For the study, researchers evaluated 173 GISTs--tumors that usually begin in the wall of the GI tract--in 36 patients who had undergone a protein enzyme inhibitor treatment, 29 of which underwent both CT and PET. In those 29 patients, the researchers found a high correlation between the tumor responses based on tumor density and changes in internal characteristics of the tumors shown on CT and the changes in glucose metabolism of the tumors shown on PET.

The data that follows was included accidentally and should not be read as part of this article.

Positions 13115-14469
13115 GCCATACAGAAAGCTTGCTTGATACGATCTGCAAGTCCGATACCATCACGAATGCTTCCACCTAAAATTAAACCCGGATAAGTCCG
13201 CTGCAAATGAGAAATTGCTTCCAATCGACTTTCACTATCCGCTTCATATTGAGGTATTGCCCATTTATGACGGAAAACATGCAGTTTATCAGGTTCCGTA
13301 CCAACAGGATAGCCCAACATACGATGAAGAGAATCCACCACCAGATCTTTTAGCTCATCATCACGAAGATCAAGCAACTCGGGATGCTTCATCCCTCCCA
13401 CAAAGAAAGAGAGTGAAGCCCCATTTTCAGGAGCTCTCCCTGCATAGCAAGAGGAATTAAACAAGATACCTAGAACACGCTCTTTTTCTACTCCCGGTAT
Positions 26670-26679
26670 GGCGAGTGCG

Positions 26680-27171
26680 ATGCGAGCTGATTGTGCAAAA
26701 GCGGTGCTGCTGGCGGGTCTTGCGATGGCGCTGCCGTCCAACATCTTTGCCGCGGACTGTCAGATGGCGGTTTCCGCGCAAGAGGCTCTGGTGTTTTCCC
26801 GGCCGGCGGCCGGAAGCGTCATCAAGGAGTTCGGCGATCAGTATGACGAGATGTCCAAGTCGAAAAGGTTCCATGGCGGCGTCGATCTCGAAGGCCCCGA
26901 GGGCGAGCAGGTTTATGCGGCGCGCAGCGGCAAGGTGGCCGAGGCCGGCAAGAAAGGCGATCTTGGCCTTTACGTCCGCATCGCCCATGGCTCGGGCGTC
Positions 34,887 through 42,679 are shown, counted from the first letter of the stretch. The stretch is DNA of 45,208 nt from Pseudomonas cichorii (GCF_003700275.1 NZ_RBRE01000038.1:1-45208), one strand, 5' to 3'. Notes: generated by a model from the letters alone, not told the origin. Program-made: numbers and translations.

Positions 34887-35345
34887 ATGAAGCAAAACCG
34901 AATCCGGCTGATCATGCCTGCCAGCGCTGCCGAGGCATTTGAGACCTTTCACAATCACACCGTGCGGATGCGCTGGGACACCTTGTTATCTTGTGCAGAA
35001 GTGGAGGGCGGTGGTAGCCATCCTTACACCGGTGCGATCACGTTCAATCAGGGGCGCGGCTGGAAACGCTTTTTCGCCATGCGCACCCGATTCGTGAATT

In general practice, CT is used to gauge tumor response to treatment by revealing changes in the size of the tumor, an anatomic change as opposed to a biologic one, said Haesun Choi, MD, lead author of the study. "Since anticancer therapy is focusing more toward targeting a particular molecule or receptors at a cellular level, we should look into evaluating biologic changes, too, rather than just anatomic changes," she said.
Current guidelines require monitoring only tumor size to judge if a treatment is working, a method which, according to the study, proved to be unreliable. "Understanding this new concept of tumor response will help ensure that patients are always undergoing the right treatment," said Dr. Choi.